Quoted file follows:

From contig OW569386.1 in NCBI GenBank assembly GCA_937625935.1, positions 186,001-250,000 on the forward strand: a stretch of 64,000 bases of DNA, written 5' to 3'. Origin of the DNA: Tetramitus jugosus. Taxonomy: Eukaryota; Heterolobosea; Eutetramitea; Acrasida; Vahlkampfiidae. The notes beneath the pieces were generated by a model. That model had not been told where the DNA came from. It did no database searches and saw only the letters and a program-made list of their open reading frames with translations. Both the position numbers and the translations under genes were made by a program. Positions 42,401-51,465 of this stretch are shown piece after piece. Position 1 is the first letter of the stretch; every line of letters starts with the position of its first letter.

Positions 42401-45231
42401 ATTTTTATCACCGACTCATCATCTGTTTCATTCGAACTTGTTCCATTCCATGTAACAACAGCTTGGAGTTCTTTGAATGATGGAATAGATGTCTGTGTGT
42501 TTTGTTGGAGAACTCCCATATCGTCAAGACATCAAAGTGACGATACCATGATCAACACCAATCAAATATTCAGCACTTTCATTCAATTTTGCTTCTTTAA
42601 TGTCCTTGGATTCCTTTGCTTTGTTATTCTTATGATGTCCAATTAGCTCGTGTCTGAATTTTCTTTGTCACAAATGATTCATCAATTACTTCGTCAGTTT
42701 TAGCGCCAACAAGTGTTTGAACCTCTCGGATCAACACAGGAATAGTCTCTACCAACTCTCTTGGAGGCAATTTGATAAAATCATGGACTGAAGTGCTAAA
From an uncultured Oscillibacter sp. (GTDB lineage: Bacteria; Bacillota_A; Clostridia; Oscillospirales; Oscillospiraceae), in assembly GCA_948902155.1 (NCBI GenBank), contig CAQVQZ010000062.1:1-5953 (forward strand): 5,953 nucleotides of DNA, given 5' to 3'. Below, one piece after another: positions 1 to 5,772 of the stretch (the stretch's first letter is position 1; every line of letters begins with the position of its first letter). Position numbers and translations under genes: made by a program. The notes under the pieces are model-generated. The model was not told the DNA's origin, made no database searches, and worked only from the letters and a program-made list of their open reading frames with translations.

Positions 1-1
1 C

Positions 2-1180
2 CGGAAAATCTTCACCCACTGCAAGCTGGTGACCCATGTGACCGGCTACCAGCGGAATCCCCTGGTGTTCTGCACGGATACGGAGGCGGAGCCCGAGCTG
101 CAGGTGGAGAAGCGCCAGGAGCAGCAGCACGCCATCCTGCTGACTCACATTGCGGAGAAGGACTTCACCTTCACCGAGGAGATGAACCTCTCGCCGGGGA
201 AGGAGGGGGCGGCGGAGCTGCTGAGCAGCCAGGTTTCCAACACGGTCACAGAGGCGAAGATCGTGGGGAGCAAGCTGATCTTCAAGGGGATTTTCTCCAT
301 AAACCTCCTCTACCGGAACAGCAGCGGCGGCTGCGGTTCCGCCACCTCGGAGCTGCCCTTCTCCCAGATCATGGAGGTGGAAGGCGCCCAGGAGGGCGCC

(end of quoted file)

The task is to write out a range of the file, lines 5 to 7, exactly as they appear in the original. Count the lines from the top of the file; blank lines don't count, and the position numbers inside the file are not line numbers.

42601 TGTCCTTGGATTCCTTTGCTTTGTTATTCTTATGATGTCCAATTAGCTCGTGTCTGAATTTTCTTTGTCACAAATGATTCATCAATTACTTCGTCAGTTT
42701 TAGCGCCAACAAGTGTTTGAACCTCTCGGATCAACACAGGAATAGTCTCTACCAACTCTCTTGGAGGCAATTTGATAAAATCATGGACTGAAGTGCTAAA
From an uncultured Oscillibacter sp. (GTDB lineage: Bacteria; Bacillota_A; Clostridia; Oscillospirales; Oscillospiraceae), in assembly GCA_948902155.1 (NCBI GenBank), contig CAQVQZ010000062.1:1-5953 (forward strand): 5,953 nucleotides of DNA, given 5' to 3'. Below, one piece after another: positions 1 to 5,772 of the stretch (the stretch's first letter is position 1; every line of letters begins with the position of its first letter). Position numbers and translations under genes: made by a program. The notes under the pieces are model-generated. The model was not told the DNA's origin, made no database searches, and worked only from the letters and a program-made list of their open reading frames with translations.